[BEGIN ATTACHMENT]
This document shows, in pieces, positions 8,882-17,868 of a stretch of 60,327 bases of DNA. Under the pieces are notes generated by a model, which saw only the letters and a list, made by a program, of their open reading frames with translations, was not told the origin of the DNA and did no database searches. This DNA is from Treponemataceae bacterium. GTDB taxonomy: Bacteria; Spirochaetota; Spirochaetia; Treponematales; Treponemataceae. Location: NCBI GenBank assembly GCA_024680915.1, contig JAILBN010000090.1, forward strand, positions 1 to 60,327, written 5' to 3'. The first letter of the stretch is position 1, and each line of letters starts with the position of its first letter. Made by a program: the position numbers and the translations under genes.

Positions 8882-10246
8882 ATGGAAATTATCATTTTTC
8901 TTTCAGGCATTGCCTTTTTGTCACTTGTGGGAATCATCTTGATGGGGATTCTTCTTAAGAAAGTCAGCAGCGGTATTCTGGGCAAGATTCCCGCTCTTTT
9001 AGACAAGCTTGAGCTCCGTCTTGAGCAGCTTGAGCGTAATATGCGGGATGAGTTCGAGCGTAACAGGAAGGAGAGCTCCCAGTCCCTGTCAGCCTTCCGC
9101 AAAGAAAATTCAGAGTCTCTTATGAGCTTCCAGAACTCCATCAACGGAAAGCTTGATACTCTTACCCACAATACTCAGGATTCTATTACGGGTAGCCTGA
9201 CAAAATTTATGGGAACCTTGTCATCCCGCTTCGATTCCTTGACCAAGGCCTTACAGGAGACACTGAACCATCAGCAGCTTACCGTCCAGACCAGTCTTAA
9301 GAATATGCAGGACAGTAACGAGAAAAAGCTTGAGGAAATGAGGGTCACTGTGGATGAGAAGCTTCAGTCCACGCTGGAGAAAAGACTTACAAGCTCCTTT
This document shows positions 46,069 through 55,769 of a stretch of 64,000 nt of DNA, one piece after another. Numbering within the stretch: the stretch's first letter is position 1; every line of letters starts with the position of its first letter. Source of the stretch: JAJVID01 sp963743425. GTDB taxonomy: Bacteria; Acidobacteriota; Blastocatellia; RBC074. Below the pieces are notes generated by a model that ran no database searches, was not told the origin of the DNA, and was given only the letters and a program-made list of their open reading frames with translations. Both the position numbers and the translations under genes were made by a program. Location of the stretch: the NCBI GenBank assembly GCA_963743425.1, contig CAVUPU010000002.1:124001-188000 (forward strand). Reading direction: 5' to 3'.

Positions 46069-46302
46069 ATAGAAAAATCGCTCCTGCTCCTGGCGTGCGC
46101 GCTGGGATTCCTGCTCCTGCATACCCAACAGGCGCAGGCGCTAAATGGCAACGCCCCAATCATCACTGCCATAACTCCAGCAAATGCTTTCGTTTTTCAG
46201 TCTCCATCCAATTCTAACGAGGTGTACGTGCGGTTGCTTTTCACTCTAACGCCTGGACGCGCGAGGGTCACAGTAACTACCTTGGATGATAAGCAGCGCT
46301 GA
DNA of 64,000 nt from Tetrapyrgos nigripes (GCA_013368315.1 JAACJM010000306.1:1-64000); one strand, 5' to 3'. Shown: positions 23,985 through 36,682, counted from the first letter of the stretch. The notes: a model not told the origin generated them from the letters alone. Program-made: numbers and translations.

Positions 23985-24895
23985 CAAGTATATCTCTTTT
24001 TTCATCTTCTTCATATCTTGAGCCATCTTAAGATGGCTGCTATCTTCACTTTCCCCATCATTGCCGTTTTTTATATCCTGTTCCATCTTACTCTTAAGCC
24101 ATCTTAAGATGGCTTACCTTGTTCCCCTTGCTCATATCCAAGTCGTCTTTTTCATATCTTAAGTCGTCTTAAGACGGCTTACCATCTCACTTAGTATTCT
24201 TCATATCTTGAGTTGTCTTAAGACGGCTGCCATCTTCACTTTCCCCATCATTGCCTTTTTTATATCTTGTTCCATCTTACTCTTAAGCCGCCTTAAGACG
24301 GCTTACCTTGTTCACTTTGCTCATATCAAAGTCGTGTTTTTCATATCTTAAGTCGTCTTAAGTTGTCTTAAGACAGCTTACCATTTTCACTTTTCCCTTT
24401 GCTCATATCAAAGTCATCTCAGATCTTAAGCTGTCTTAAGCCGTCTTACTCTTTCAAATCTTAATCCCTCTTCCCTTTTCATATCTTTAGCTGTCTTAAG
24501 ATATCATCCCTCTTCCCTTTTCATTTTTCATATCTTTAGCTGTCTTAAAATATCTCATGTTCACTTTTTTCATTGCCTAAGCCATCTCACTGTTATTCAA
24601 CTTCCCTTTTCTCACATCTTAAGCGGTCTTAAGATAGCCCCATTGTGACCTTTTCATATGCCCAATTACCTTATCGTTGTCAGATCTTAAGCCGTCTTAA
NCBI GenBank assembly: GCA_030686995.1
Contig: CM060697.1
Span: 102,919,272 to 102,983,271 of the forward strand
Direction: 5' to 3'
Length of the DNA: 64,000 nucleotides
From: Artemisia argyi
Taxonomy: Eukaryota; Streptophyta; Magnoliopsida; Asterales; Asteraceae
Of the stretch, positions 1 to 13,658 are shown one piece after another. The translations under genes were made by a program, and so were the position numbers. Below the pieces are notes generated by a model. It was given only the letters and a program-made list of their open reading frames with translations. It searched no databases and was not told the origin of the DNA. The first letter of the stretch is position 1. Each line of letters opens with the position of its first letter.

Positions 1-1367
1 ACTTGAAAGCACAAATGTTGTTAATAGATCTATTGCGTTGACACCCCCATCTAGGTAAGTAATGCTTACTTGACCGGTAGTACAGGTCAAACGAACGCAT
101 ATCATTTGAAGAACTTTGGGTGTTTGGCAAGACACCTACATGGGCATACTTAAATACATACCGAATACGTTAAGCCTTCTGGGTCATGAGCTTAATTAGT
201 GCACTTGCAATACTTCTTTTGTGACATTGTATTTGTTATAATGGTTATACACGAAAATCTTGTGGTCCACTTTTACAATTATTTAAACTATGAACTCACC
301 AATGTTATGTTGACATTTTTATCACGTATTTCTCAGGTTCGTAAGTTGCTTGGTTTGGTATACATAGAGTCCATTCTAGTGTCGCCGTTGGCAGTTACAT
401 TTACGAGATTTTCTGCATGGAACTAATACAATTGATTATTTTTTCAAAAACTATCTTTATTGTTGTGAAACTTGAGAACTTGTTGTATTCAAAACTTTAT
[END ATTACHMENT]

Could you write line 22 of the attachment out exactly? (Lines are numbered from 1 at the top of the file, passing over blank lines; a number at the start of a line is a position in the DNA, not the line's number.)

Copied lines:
24401 GCTCATATCAAAGTCATCTCAGATCTTAAGCTGTCTTAAGCCGTCTTACTCTTTCAAATCTTAATCCCTCTTCCCTTTTCATATCTTTAGCTGTCTTAAG